Financial Advisor Magazine turned to benefits and executive compensation partner Fred Reish for insight on what advisers and broker-dealers need to know about complying with the new U.S. Department of Labor (DOL) fiduciary requirements when offering rollover investment recommendations.
In “Hybrid Advisors Should Comply Now With DOL’s Rollover Fiduciary Rules, Attorney Says,” Reish explained that while advisers have until Dec. 21 to comply, firms affiliated with broker-dealers will actually need to act much sooner. He discussed how the DOL has already set the compliance ball rolling by arming investors with eight questions they should ask advisers to ensure they’re acting in their interest when issuing rollover advice.
“The proposed questions accelerate the need to make decisions about compliance and to address those issues now when many financial institutions are still grappling with understanding the rules and deciding what compliance steps to take,” said Reish.
The questions put pressure on firms to accelerate their response to new DOL rules that allow fiduciary advisers to accept commissions and other prohibited compensation without triggering ERISA violations when they offer advice on rollovers, Reish said.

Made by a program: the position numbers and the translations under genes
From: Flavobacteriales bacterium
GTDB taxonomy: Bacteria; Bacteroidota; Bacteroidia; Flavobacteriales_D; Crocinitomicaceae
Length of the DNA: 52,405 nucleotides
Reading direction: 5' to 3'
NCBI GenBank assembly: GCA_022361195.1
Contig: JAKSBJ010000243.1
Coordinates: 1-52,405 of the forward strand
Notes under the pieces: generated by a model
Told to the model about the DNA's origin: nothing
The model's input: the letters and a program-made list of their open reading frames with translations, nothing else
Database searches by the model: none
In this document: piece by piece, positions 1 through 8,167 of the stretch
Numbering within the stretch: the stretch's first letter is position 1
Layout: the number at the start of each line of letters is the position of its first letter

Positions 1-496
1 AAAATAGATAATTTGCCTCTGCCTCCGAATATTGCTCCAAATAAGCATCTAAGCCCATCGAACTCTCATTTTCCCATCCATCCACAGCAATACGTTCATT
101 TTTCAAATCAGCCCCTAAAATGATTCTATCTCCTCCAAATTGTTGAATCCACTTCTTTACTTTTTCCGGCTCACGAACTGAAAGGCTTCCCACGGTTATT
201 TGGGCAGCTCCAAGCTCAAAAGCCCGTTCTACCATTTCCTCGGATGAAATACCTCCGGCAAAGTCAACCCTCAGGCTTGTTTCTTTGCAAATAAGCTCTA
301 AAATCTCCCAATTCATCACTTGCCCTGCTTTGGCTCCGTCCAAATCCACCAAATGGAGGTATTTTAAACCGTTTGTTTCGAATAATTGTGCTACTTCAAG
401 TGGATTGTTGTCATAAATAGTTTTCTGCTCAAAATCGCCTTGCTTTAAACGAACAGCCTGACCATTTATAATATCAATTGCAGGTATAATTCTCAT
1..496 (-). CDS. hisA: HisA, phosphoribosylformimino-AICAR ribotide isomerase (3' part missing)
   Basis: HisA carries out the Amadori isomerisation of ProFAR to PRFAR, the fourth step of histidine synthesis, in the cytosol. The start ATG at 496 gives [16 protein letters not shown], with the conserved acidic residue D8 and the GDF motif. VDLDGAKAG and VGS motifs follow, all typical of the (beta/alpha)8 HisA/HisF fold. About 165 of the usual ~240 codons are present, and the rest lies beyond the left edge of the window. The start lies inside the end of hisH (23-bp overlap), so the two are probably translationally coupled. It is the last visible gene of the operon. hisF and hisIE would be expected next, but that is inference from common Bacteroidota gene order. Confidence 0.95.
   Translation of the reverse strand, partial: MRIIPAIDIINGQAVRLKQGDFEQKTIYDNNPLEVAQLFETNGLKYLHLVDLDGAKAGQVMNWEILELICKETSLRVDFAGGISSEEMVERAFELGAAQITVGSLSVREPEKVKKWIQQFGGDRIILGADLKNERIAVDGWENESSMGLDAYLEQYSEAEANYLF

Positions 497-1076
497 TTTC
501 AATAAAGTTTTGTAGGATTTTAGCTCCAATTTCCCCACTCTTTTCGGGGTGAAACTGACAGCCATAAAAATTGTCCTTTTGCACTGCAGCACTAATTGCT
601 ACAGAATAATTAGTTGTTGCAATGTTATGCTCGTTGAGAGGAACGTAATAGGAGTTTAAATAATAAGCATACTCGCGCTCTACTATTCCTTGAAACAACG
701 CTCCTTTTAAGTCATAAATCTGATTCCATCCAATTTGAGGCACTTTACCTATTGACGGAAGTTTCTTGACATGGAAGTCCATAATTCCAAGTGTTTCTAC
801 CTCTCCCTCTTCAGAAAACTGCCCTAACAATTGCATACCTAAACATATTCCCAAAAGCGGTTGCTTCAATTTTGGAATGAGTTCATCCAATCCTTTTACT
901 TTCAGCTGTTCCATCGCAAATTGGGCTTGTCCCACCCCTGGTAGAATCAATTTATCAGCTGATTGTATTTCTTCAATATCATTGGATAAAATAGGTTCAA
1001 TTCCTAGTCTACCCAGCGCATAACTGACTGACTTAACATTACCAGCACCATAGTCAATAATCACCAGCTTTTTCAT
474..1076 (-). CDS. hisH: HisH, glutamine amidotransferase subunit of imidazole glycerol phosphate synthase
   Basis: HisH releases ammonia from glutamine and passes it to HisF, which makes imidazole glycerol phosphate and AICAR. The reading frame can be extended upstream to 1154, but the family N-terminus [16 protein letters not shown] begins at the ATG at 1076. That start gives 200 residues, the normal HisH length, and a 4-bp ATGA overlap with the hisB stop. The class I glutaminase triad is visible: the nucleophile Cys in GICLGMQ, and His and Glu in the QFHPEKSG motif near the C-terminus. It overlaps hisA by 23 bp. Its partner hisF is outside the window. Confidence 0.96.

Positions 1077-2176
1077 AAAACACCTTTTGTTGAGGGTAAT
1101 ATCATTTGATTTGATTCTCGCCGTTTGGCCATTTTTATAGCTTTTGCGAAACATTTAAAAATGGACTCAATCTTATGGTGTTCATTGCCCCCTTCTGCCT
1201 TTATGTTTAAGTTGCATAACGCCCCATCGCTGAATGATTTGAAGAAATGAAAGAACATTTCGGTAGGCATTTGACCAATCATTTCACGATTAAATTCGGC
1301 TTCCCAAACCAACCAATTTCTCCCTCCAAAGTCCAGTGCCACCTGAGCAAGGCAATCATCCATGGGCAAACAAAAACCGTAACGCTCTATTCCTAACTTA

Reish also noted that while the DOL’s suggested fiduciary questions will be posed to advisers, the actual decisions about how a firm wants to satisfy the conditions will need to be made by broker-dealers. “As a result, some broker-dealers, and other financial institutions, including investment advisory firms, may decide to prepare written answers to those questions so that their hundreds or even thousands of investment professionals are giving the same answers to the same questions. That is an issue that financial institutions will need to deal with now — rather than Dec. 21 — due to these questions,” Reish said.
Further, Reish detailed how he is currently helping a number of broker-dealers comply with the complexities of the rules and that his experience is that broker-dealers are developing implementation plans with the Dec. 21 deadline in mind.
“However, several of the [DOL’s] questions are worded as if those rules were already in effect. As a result, advisers will need to closely coordinate with their broker-dealers to determine whether and how they can answer these questions. For example, it is possible that a broker-dealer will agree to make written declarations of fiduciary status at this time, even though it’s not [officially] required,” Reish said.